The main objective of IEC 61508 is to provide a design standard for SISs to reduce risk to a tolerable level by following the overall hardware and software safety life cycle procedures, and by maintaining the associated stringent documentation.
IEC 61508 has become the benchmark used mainly by safety equipment suppliers to show their equipment is suitable for use in Safety Integrity Level (SIL) rated systems.
For legacy products, suppliers are performing a Failure Modes, Effects and Diagnostic Analysis (FMEDA) hardware only assessment, which provides failure data for SIS designers and may also provide proven-in-use data. This does not include any assessment of the product development process which contributes to systematic faults in the product design.
New products fully compliant with IEC 61508 address systematic faults by a full assessment of fault avoidance and fault control measures during hardware and software development.
To determine a SIL, the safety practitioner team Risk/Process Hazard Analysis procedure identifies all process hazards, estimate their risks, and decide if that risk is tolerable. Once a SIL has been assigned to a process, the safety practitioner has to verify the individual components (sensors, logic solvers, final elements, etc.) that are working together to implement the individual SIFs comply with the constraints of the required SIL.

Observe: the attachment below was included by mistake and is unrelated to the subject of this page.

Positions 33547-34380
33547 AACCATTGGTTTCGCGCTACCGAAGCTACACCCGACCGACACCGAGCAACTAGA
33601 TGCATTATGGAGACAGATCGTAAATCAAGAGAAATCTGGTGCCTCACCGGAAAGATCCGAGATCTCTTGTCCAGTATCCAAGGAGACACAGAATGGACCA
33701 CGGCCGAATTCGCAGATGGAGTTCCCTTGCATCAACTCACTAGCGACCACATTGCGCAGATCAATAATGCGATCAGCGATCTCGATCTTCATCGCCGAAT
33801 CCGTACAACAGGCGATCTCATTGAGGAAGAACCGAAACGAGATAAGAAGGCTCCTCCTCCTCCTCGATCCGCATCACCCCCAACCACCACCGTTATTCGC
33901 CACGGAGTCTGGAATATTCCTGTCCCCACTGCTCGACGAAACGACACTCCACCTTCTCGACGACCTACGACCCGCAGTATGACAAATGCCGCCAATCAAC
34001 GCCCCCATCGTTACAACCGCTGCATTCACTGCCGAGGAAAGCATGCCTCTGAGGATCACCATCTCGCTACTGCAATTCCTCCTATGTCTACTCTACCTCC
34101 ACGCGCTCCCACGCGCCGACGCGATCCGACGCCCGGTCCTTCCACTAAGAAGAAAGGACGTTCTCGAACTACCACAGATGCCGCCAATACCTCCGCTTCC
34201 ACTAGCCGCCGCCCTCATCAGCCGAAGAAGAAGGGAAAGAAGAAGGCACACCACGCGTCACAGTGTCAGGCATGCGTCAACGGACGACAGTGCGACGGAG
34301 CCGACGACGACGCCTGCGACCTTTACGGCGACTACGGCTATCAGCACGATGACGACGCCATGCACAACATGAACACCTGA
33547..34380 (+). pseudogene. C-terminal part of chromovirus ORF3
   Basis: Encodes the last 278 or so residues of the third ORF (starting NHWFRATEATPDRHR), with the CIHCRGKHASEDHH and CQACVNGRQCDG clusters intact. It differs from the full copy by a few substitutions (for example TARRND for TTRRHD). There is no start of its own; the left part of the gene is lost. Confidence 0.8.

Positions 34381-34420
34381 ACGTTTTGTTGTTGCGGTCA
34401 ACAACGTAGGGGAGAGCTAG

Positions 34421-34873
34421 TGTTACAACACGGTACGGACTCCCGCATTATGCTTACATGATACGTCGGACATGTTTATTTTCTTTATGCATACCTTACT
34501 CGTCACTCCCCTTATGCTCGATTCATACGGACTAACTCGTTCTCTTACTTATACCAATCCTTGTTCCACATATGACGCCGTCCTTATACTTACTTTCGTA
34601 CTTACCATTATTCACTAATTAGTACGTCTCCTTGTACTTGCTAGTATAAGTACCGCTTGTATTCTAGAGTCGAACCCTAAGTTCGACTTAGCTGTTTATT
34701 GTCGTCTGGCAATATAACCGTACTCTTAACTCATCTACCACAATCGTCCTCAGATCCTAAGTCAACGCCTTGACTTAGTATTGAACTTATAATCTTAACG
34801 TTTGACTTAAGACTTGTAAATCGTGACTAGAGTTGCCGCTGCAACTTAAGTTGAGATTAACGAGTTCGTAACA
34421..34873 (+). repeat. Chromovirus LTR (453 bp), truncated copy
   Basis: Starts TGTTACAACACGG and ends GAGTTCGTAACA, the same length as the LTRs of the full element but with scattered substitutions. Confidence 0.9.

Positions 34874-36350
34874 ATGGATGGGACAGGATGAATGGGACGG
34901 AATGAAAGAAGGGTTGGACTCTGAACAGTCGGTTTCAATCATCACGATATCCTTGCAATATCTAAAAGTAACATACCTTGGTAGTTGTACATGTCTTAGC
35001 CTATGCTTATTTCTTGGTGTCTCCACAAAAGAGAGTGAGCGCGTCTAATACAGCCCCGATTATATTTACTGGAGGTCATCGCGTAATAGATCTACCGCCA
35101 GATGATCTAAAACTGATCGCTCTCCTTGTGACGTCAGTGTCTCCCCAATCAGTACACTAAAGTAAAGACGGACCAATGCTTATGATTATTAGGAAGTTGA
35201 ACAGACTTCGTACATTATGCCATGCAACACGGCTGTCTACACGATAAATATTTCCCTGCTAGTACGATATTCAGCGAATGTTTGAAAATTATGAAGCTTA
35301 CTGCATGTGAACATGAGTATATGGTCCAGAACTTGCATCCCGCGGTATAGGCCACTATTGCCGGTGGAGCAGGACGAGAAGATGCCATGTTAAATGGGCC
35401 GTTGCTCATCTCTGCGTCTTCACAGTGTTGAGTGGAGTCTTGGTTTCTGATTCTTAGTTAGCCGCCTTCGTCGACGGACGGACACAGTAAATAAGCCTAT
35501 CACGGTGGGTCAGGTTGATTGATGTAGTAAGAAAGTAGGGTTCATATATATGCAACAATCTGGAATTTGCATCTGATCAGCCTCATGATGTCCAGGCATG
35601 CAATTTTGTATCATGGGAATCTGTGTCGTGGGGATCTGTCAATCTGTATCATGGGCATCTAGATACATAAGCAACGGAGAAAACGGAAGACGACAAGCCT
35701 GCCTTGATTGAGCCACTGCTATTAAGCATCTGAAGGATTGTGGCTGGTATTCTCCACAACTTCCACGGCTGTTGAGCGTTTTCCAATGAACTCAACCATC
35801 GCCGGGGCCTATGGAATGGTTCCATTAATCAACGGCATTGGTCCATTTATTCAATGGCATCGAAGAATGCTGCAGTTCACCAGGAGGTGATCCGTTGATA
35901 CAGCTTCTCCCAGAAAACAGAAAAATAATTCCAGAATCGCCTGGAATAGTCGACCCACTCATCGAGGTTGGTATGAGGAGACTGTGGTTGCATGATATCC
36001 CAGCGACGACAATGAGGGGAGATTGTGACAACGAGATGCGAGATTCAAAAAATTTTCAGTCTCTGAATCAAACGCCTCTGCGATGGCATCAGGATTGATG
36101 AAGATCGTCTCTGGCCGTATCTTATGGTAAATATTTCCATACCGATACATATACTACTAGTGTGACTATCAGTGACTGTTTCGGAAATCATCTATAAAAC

For any device used in a SIS, the team must pay close attention to each device’s Safety Failure Fraction (SFF) and Probability of Failure on Demand (PFDavg). For each device in the SIF, both numbers have to compare to the rules outlined in the safety standards to ensure they are sufficient for use in the required SIL of the SIS. If these devices end up classified as Type B, such as micro-processor based devices, the development process including software must also undergo assessment and approval for the required SIL level. While the standards do allow proven-in-use data as proof of a device’s reliability, such information is usually very hard to verify and document.
For this reason, many end users prefer fully assessed devices by third party organizations.